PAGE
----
The Legacy of Malcolm X

The Legacy of Malcolm X: Why his vision lives on in Barack Obama is an affecting essay by Ta-Nehisi Coates.
posted by Lovecraft In Brooklyn on May 17, 2011 - 58 comments

The Man Who Didn’t Shoot Malcolm X

The Man Who Didn’t Shoot Malcolm X. Khalil Islam, formerly known as Thomas 15X Johnson, was convicted of assassinating Malcolm X and served 22 years in prison. One of the co-defendants later swore Khalil Islam was innocent. "The fact was, I was just the patsy. The perfect patsy." [more inside]
posted by kirkaracha on Oct 3, 2007 - 12 comments

Greatest Interviews of the 20th Century

The Greatest Interviews of the 20th Century according to The Guardian. The interviews are with Princess Diana, John Lennon, Marlon Brando, Dennis Potter, Francis Bacon, Marilyn Monroe, Sex Pistols, Malcolm X, F. Scott Fitzgerald, Margaret Thatcher and Fidel Castro. You know who else is interviewed? That's right, Nixon. Oh, and there's a Hitler interview, too. Apparently he likes tea. So do I. Funny ol' world. [via Neil Gaiman]
posted by Kattullus on Sep 20, 2007 - 32 comments

Oh Canada!

Malcolm X on Front Page Challenge, Joni Mitchell on Take 30, Dr. Norman Bethune on 5 Nights and the rest of the CBC archives.
posted by serazin on Mar 14, 2007 - 6 comments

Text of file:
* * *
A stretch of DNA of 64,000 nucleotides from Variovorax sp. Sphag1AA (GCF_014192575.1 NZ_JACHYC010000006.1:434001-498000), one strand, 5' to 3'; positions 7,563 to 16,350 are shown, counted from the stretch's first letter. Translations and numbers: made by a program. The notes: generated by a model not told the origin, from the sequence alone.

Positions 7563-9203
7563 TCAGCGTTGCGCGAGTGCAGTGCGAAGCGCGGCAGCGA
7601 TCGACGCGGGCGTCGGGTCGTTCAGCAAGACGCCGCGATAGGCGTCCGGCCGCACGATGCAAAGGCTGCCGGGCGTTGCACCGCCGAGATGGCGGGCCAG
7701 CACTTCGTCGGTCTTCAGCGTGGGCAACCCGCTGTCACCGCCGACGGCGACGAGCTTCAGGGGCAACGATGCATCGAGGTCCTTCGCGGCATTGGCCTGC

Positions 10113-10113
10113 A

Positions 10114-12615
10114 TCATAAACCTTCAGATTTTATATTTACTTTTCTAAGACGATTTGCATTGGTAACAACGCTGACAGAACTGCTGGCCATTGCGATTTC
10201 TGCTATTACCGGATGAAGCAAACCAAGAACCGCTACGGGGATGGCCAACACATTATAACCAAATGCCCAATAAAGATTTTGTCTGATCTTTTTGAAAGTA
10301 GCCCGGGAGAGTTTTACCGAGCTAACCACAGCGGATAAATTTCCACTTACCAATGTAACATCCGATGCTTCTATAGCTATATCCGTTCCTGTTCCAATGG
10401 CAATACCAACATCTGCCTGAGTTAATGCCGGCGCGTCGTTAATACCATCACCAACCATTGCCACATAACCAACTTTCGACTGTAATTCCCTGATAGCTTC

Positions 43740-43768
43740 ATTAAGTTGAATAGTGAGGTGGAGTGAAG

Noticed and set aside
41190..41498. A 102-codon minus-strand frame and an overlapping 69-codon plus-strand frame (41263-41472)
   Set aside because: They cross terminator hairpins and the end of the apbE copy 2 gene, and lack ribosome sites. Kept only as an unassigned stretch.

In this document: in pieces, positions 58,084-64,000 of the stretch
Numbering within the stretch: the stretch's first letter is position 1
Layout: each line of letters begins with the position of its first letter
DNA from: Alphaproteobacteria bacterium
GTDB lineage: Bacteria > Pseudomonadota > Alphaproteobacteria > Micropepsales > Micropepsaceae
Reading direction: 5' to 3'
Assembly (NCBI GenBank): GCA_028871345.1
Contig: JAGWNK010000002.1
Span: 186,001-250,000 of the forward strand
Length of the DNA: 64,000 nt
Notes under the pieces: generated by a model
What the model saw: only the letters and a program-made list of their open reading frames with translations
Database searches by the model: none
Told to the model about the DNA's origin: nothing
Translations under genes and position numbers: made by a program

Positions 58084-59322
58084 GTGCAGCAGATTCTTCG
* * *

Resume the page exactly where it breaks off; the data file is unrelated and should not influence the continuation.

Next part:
Meet Yuri

Yuri Kochiyama: held in an internment camp during WWII, cradled Malcolm X as he took his last breaths, raised six children, and has spent her life working towards radical social change. Last year she was nominated for a Nobel Peace Prize. Read an interview or listen to one, watch footage of her, or if you want more, there are two books and a couple documentaries about her life.
posted by serazin on Feb 23, 2007 - 24 comments

Sheikh Khalid Yasin

Sheikh Khalid Yasin grew up as a Christian in the United States but converted to Islam under the influence of Malcolm X. Last week he was interviewed (Video) by Australia's 60 Minutes. Yasin's claims—Muslims should not attend university because it's a "gateway for deviation", homosexuality is punishable by death, and Muslims cannot truly befriend non-Muslims—have caused controversy among LGBT groups & moderate Muslims, yet despite his naysayers, Yasin does not lack for a following in Australia, and is frequently honored as a guest speaker & VIP around the world. The LA Times has more on US-born extremists.
posted by jenleigh on Aug 2, 2005 - 17 comments

Bayard Rustin - Uncredited architect of the Civil Rights Movement & the March on Washington

Hidden Sides, Hushed Ideals of a Civil Rights Strategist
Bayard Rustin - Quaker, former Young Communist cum anti-communist socialist, advocate of non-violence, ''known homosexual'' , architect of the March on Washington and, it goes without saying, great American. A critical socialist take on Rustin. Here, for our resident Malcolm X man, a debate between Rustin and X in 1960--do note the latter's views evolved greatly between then and his assassination--and here is Nat Hentoff on Rustin. A recent P.O.V. fim on Rustin - Brother Outsider.
posted by y2karl on Aug 25, 2003 - 9 comments

Online Audio Recordings: UC Berkeley Lectures and Events

Online Audio Recordings: UC Berkeley Lectures and Events Including speeches by James Baldwin, Walter Blum, Malcolm X, and Noam Chomsky, to name a few.
posted by RobertLoch on Apr 13, 2002 - 13 comments